38. 38. Accident TypesRecreational Boating Statistics 2012 41Table19▪NUMBEROFVESSELSINACCIDENTSBYVESSELTYPE&PRIMARYACCIDENTTYPEWITHNUMBEROFCASUALTIESBYCASUALTYTYPE&VESSELTYPE2012All accident typesCapsizingCarbon monoxide exposureCollision with fixed objectCollision with floating objectCollision with commercial vesselCollision with governmental vesselCollision with recreational vesselCollision with submerged objectDeparted vesselEjected from vesselElectrocutionFall in vesselFalls overboardFire/explosion (fuel)Fire/explosion (non-fuel)Fire/explosion (unknown origin)Flooding/swampingGroundingPerson struck by propellerPerson struck by vesselSinkingSkier mishapOtherUnknownDrowningsDeaths by causes other than drowningTotal deathsInjuriesAllvessels5900297135413540142085162107155119634318217126542430425803976014591926513000Airboat3630902051000110006512000012331Auxiliarysailboat242702235012011003741021238200050661244Cabinmotorboat8651451106943062113501918625616631110701450352055269Canoe1006006010234002110001001000004395289Houseboat840270003234010112205300012032522Inflatable4780800034120312000220000202823016Kayak10053090003222001600012001000040105045Openmotorboat27719562532097762111486101061478150238222014380335240211752861556Personalwatercraft1111130734216697480049801740113517003581233558721Pontoon27660251129942540625111801565601250301444114Rowboat42120112053000210000510000001942322Sailboat(only)7817050103111002504024000050461036Sailboat(unknown)102000000020020000220000004154Other301040809111001000300000104154Unknown10460900038010016676123240030641026Sudden medical condition2001000001000000Standuppaddleboard400000010000030000000000002131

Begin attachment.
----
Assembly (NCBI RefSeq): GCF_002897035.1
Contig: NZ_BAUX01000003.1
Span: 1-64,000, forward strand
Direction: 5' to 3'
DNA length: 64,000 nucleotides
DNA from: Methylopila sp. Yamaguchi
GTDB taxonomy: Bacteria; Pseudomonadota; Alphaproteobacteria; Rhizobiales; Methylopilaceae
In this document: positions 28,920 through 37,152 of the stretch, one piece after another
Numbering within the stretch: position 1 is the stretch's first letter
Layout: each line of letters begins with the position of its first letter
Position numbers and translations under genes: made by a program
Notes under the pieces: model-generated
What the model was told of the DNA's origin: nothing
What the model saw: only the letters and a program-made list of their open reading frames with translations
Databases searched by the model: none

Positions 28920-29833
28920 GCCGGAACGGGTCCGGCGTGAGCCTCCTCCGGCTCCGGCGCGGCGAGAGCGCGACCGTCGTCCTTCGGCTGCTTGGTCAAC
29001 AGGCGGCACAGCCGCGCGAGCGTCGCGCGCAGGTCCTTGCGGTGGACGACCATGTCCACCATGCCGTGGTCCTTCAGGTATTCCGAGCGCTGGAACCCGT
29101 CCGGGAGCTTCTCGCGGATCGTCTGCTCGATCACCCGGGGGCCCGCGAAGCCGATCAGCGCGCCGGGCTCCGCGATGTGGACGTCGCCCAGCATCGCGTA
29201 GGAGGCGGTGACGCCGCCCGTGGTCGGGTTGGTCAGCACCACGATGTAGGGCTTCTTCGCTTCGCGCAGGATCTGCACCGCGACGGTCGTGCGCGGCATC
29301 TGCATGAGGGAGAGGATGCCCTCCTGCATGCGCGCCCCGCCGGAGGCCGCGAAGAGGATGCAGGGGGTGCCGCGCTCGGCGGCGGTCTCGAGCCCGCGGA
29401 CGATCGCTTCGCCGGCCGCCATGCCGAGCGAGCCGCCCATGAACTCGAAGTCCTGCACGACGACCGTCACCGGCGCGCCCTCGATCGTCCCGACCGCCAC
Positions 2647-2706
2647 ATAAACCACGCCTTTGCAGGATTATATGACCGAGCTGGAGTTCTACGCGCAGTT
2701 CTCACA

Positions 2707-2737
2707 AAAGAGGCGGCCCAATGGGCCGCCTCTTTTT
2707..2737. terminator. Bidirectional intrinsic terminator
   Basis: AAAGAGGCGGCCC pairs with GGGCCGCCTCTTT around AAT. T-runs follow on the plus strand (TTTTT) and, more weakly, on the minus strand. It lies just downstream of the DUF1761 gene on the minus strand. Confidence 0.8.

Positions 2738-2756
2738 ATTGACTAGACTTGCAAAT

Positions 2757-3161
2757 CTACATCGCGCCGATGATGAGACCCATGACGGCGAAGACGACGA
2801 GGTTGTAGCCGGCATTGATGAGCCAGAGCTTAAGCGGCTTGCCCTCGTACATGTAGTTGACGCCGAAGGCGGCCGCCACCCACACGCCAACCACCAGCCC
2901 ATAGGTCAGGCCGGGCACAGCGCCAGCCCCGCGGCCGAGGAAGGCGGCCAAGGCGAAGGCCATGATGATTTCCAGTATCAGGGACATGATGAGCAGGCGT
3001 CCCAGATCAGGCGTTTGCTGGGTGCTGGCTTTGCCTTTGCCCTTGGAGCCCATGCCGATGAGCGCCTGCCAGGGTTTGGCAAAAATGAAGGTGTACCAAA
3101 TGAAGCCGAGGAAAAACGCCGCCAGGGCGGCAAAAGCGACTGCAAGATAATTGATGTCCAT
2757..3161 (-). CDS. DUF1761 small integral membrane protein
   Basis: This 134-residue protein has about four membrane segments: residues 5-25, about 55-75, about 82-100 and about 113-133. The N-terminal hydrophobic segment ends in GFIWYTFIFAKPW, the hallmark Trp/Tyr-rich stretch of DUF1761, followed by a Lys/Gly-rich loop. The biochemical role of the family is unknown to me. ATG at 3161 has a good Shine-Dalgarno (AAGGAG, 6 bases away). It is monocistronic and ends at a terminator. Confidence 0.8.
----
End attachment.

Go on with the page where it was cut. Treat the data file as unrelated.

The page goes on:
39. 39. Accident TypesRecreational Boating Statistics 2012 42Table20▪NUMBEROFVESSELSINACCIDENTSBYPRIMARYACCIDENTTYPE&PROPULSIONTYPETotal vessels involvedCapsizingCarbon monoxideCollision with fixed objectCollision with floating objectCollision with commercial vesselCollision with governmental vesselCollision with recreational vesselCollision with submerged objectDeparted vesselEjected from vesselElectrocutionFall in vesselFalls overboardFire/explosion (fuel)Fire/explosion (non-fuel)Fire/explosion (unknown origin)Flooding/swampingGroundingPerson struck by propellerPerson struck by vesselSinkingSkier mishapSudden medical conditionUnknownDrowningsOther deathsTotal deathsInjuriesAllTypes590029713541354014208516210715511963431821712654243042580397214591926513000AirThrust39301002071000110006512000013431Manual284130024130131274075100027210000013026156171Propeller4082119134043030131251137887011282001541501745935820550346102881113991934Sail1332206020561300350102610000000871552WaterJet12231508442171110481055802341214817005111243963776Unknown139801301047150026576237310000861436Other600238794Table21▪NUMBEROFVESSELSINACCIDENTSBYPRIMARYACCIDENTTYPE&ENGINETYPEEngineTypeTotal vessels involvedCapsizingCarbon monoxideCollision with fixed objectCollision with floating objectCollision with commercial vesselCollision with governmental vesselCollision with recreational vesselCollision with submerged objectDeparted vesselEjected from vesselElectrocutionFall in vesselFalls overboardFire/explosion (fuel)Fire/explosion (non-fuel)Fire/explosion (unknown origin)Flooding/swampingGroundingPerson struck by propellerPerson struck by vesselSinkingSkier mishapOtherUnknownDrowningsOther deathsTotal deathsInjuriesInboard1058991097201367341031202566441452137490106100262248379Outboard20049722161881158168496206414132652351111101908017021868286996Sterndrive98010278501289352740432956411491106240159110391756541Unknown34001020130110140007003010022417Sudden medical condition1000Other630000010100010000000000003251